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Coming of Age
From the beginning of her successful career, Lindsay Lohan
has aspired to be a modern-day Marilyn Monroe. Is she starting
to resemble her tragic idol? By Judy Bachrach
A Place in the Sun
Nylon polyester spandex bikini by OMO Norma Kamali. Leather-and-ribbon slingbacks by Bruno Frisoni. These pages: Hair, Christiaan; makeup, Fulvia Farolfi; manicure, Lisa Jachno. Prop stylist: Thomas Thurnauer. Fashion editor: Paul Cavaco. Details, see Credits page.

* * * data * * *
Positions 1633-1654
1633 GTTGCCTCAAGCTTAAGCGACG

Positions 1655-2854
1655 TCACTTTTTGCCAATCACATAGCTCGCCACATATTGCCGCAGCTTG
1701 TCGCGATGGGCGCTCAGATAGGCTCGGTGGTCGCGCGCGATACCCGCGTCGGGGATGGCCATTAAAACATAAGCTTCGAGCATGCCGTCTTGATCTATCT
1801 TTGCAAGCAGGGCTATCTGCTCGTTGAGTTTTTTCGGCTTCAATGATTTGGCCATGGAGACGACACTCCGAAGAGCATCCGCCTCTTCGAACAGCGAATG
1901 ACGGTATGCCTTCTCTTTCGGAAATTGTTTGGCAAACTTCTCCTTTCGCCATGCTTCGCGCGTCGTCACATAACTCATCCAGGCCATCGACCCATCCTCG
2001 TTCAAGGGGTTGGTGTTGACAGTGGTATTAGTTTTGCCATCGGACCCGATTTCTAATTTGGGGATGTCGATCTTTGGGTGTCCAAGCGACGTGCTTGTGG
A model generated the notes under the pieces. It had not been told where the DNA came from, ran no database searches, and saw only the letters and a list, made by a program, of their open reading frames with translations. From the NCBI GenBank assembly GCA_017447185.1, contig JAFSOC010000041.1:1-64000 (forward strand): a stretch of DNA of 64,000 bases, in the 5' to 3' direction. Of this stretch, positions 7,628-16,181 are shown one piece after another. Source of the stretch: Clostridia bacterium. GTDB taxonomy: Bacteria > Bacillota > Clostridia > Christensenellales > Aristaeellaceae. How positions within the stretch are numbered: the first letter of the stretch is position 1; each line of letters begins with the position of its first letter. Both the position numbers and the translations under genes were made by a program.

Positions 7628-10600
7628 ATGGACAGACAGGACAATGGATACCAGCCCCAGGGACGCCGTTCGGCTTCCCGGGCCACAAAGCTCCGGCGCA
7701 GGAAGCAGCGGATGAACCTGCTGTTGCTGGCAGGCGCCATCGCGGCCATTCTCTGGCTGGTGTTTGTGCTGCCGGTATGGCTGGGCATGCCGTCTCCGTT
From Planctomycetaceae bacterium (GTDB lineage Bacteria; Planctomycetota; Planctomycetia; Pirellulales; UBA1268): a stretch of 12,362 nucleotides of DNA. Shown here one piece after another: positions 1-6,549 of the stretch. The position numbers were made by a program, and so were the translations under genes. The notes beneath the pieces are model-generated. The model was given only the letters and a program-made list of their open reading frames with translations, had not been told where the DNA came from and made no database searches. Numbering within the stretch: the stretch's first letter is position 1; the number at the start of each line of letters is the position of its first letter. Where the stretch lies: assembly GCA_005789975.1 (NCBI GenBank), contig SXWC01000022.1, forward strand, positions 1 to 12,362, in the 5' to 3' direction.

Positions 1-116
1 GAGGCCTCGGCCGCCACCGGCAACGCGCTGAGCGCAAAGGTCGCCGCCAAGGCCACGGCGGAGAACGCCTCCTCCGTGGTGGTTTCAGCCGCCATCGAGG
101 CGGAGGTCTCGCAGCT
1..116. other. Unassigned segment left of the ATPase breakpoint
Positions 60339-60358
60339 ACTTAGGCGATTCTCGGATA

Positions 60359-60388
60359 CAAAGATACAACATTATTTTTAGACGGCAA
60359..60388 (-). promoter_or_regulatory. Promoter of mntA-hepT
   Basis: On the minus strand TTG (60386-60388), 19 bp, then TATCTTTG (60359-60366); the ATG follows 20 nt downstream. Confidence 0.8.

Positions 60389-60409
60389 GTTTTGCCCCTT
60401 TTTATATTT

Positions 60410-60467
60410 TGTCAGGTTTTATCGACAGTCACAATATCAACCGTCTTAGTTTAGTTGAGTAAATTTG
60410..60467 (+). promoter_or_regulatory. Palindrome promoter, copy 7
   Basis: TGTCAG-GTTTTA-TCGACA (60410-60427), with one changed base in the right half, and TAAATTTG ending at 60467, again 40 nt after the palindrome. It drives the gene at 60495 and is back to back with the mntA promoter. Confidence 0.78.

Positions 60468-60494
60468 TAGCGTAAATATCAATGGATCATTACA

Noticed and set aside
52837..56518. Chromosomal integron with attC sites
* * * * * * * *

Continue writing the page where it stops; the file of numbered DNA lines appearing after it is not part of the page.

When Lindsay Lohan turned seven years old, the freckle-faced redhead received as a birthday gift a black dress with cap sleeves: "short and puffy, and it had little bows -- but not too many," she recalls. "It was like Marc Jacobs. That's who I could see doing something like that." And Lindsay wore this dress not once, but constantly; even school days would find her grabbing it. "Stop wearing it!" her mother, Dina, would say to her. A former Rockette who would become her daughter's manager, Dina held considerable sway over Lindsay's destiny. But the child refused -- she couldn't stop. Her parents were quarreling. Her father, Michael, she explains, was launching the process of "bailing from the whole situation, because that's what addicts do -- it's denial." But the little black dress -- like all its beautiful successors, the Chanels and Versaces crammed these days in her vast closets -- was magic. "It was like a comfort thing," she explains inside her trailer, which smells of havoc: warm curling irons, eyelash glue, and cigarette smoke -- her smoke. Fresh out of a month of rehab in West Los Angeles, she could use a bit of comfort just now. A hairstylist is blow-drying her hair while Lohan gazes critically in the mirror. Because she doesn't like her chin, she prefers not to be shot in profile; her hair should retain a bit of curl; the lashes need heft. All these elements are examined and sifted even as she discusses tragedy, frailty, pain, and success. At the far end of the trailer is a stern-faced young man, introduced by the star as "Yo, Ben! My sober companion," whose job it is to make sure she doesn't end up like her father. The heartache of her early family life was especially acute since young Lindsay knew she had failed in her mission. "I feel like a second parent in the sense that I helped raise my family," she says of her three younger siblings. "And I was put between my mother and father a lot. Well, I would put myself between them …